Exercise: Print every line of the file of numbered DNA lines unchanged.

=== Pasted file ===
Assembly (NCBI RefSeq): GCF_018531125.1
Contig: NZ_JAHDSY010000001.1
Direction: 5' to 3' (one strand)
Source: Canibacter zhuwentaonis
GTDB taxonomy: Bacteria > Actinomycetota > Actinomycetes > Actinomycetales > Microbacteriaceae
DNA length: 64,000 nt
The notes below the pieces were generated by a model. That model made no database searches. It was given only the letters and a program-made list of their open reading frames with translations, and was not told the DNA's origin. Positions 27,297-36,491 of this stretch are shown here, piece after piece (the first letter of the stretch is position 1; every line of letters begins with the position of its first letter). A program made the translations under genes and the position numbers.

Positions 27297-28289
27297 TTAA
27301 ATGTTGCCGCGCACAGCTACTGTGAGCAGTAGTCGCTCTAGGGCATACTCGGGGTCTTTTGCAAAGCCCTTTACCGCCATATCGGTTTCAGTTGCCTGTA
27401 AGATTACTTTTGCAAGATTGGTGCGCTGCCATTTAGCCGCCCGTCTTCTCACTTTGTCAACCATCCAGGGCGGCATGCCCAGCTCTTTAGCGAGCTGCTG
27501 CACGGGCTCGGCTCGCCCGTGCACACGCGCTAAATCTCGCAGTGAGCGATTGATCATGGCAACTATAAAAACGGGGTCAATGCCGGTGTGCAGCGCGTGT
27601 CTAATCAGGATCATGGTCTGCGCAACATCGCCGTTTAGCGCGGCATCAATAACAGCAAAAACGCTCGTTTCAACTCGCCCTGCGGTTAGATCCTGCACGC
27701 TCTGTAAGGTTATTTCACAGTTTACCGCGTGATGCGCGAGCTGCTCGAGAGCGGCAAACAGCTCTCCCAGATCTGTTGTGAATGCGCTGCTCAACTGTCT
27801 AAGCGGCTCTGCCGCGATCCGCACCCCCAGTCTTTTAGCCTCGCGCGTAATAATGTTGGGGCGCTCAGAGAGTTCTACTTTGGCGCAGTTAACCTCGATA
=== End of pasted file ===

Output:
Assembly (NCBI RefSeq): GCF_018531125.1
Contig: NZ_JAHDSY010000001.1
Direction: 5' to 3' (one strand)
Source: Canibacter zhuwentaonis
GTDB taxonomy: Bacteria > Actinomycetota > Actinomycetes > Actinomycetales > Microbacteriaceae
DNA length: 64,000 nt
The notes below the pieces were generated by a model. That model made no database searches. It was given only the letters and a program-made list of their open reading frames with translations, and was not told the DNA's origin. Positions 27,297-36,491 of this stretch are shown here, piece after piece (the first letter of the stretch is position 1; every line of letters begins with the position of its first letter). A program made the translations under genes and the position numbers.

Positions 27297-28289
27297 TTAA
27301 ATGTTGCCGCGCACAGCTACTGTGAGCAGTAGTCGCTCTAGGGCATACTCGGGGTCTTTTGCAAAGCCCTTTACCGCCATATCGGTTTCAGTTGCCTGTA
27401 AGATTACTTTTGCAAGATTGGTGCGCTGCCATTTAGCCGCCCGTCTTCTCACTTTGTCAACCATCCAGGGCGGCATGCCCAGCTCTTTAGCGAGCTGCTG
27501 CACGGGCTCGGCTCGCCCGTGCACACGCGCTAAATCTCGCAGTGAGCGATTGATCATGGCAACTATAAAAACGGGGTCAATGCCGGTGTGCAGCGCGTGT
27601 CTAATCAGGATCATGGTCTGCGCAACATCGCCGTTTAGCGCGGCATCAATAACAGCAAAAACGCTCGTTTCAACTCGCCCTGCGGTTAGATCCTGCACGC
27701 TCTGTAAGGTTATTTCACAGTTTACCGCGTGATGCGCGAGCTGCTCGAGAGCGGCAAACAGCTCTCCCAGATCTGTTGTGAATGCGCTGCTCAACTGTCT
27801 AAGCGGCTCTGCCGCGATCCGCACCCCCAGTCTTTTAGCCTCGCGCGTAATAATGTTGGGGCGCTCAGAGAGTTCTACTTTGGCGCAGTTAACCTCGATA